In telehealth, building trust with patients is critical. These days, it’s entirely possible that your first time meeting a new patient could be a virtual experience. How do you make a good first impression, make the patient feel comfortable and offer the same standard of care you would in person? Without the opportunity to meet a patient face to face, there are important steps you can take to build trust with patients using telehealth.
To gain patient trust and engagement with telehealth, you’ll need to prove the efficacy of the technology you’re using and that you can accurately diagnose and assess patients through it. How can providers prepare to confidently offer specific types of visits using telehealth that build patient trust? What does it take to get patients to buy into telehealth? What are the simple changes providers can make to help video visits feel less awkward? Telehealth consultant Sam Lippolis offers some insight on best practices in telehealth to provide quality care and put patients at ease.
Video visits: telehealth to build trust with patients
We’ve all been there: virtual meetings can be awkward. Particularly in healthcare, where we’re moving away from such an engrained waiting room to exam room flow, it can be difficult for patients and providers to know the correct etiquette when meeting virtually. Sam Lippolis suggests starting small with simple steps to humanize telemedicine:
- If your first time meeting a patient is through a televisit, focus on simple human connection to build patient trust. Make sure you’re close enough to the camera and centered on the screen, making eye contact, and have a tidy background just as you would for an in person visit. These simple adjustments will help you build a connection with the patient and exemplify professionalism and legitimacy.
- Close other tabs and applications on your computer and turn off notifications so that you and the patient are not distracted by sounds or pop-ups. Give the patient your undivided attention just as you would in person, so the patient feels their time is being valued.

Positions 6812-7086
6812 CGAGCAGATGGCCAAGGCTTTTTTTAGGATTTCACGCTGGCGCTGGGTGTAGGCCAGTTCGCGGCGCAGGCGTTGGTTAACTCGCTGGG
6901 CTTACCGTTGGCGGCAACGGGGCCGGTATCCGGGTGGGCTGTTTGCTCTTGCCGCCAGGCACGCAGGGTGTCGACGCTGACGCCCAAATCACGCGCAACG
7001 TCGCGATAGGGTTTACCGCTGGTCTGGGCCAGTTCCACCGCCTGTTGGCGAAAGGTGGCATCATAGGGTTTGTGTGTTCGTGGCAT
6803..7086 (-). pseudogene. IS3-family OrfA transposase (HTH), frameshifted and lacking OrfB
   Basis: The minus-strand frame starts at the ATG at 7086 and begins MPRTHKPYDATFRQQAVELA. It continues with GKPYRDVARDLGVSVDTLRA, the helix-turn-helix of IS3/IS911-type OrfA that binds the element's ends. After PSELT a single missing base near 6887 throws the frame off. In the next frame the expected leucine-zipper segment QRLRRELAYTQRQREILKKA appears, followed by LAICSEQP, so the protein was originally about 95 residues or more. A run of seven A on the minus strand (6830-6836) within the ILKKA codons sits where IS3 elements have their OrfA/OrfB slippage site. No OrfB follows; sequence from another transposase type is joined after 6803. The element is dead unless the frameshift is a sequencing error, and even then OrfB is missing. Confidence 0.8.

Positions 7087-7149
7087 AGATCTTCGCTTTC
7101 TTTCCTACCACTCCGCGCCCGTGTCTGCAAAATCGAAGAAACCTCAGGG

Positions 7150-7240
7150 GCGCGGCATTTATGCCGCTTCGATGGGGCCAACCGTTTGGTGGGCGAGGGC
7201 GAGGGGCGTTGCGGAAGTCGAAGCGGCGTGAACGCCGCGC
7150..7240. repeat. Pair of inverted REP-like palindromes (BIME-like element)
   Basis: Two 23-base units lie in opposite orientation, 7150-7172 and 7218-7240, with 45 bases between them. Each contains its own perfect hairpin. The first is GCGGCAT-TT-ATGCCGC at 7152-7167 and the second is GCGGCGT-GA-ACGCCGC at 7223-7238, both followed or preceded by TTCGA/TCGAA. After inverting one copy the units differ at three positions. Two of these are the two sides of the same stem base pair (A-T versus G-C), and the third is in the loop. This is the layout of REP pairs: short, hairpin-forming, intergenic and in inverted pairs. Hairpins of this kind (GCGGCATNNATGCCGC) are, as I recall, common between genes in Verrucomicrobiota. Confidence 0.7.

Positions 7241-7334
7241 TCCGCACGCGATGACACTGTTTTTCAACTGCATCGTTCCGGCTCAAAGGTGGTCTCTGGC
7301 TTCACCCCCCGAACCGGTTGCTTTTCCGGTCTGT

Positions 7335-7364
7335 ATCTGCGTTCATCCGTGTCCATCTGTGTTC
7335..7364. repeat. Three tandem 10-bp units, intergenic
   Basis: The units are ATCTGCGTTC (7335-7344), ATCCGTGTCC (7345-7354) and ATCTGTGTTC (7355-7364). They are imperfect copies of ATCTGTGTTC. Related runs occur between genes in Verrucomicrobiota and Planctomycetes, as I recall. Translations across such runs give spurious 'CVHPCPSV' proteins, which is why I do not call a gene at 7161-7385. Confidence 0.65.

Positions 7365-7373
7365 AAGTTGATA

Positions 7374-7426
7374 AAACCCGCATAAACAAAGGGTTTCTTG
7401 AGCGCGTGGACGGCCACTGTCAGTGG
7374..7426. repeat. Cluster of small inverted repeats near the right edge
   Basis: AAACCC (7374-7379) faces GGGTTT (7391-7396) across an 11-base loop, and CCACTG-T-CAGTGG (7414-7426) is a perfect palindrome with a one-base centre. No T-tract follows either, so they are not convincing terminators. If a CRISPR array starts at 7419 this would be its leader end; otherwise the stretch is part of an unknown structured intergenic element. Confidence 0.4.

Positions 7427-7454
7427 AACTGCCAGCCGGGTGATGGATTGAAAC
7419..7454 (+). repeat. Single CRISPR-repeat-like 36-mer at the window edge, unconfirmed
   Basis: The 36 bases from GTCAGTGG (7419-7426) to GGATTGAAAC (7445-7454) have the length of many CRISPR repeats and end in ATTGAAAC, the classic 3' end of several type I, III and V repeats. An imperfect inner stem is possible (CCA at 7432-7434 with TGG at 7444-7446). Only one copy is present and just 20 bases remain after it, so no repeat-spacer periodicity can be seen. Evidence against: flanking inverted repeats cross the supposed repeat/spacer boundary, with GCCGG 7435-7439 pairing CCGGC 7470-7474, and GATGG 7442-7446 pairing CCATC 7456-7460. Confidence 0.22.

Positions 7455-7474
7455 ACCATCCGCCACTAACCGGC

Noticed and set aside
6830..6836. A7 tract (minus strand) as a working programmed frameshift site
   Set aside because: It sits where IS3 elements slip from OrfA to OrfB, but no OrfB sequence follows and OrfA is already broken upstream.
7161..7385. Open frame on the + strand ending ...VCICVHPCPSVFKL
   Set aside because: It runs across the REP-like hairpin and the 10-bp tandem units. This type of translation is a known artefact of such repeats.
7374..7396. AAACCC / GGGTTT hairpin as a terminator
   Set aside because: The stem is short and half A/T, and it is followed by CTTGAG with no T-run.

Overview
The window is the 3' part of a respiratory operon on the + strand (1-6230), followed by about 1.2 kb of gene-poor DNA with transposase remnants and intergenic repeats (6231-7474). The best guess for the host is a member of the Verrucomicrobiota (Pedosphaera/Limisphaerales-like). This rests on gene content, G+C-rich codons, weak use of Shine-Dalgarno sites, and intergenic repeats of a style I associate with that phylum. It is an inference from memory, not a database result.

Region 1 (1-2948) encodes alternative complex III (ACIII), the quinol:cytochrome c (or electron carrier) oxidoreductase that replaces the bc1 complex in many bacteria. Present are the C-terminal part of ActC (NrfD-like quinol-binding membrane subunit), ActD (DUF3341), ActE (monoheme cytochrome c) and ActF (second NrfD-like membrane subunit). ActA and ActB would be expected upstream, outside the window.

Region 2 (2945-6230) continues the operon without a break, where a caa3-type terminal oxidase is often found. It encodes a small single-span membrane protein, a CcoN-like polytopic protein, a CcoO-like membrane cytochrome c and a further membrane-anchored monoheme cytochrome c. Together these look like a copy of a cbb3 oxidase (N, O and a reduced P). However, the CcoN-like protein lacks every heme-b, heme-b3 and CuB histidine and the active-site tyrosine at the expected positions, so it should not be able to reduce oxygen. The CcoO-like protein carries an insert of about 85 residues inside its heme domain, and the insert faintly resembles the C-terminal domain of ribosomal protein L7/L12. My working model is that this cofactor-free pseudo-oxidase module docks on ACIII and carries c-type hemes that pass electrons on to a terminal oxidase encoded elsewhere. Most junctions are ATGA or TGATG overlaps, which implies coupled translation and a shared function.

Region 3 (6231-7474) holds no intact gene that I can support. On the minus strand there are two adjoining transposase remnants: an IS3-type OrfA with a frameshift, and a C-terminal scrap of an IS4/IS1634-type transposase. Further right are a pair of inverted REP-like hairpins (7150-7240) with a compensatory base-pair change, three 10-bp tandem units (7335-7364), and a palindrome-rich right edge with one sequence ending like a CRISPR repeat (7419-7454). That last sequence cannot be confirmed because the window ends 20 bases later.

Responsiveness earns patient trust
If your practice is expanding to offer new channels for patient communication, like texting and video visits, it’s important to back up this change with reliable responses through these channels.
For example, if a patient texts your practice to schedule an appointment and gets a reply back from you within minutes, they’re likely to use texting again in the future. Likewise, if the patient joins a video visit and the provider is there and ready to meet with them, that reliability helps build patient trust in telehealth.
The more responsive touch points you have with your patient, the more comfortable and willing to use telehealth tools they’ll be. Proving to your patient population that a shift toward using telehealth benefits them in terms of efficiency and communication will help to bolster patient trust and engagement.
Provider preparedness helps patients feel comfortable
It’s not just patients who need support to build trust with telehealth. Providers also need time to adjust to using telehealth to establish new workflows and make sure they can deliver comparable care to in-person visits. Lippolis shares some tips on how to gradually implement telehealth to improve provider comfortability with new communication tools.
- Start with a scope that you’re comfortable with. It’s okay to start out offering only certain types of visits through telehealth. Once you’ve gained experience and are comfortable delivering care through video or text, you can assess what other types of visits are or are not possible with those tools. From there, you can continue to expand your telehealth offerings.
- From a clinical standpoint, consider every tool you would need to complete a certain type of patient visit in person. Can you offer those same assessments remotely via televisit? If so, how would you do it? This is a great exercise to identify opportunities for improved efficiency.
- It goes without saying that if you, as the provider, are comfortable and confident in your care delivery, the patient will feel more relaxed and trusting toward telehealth.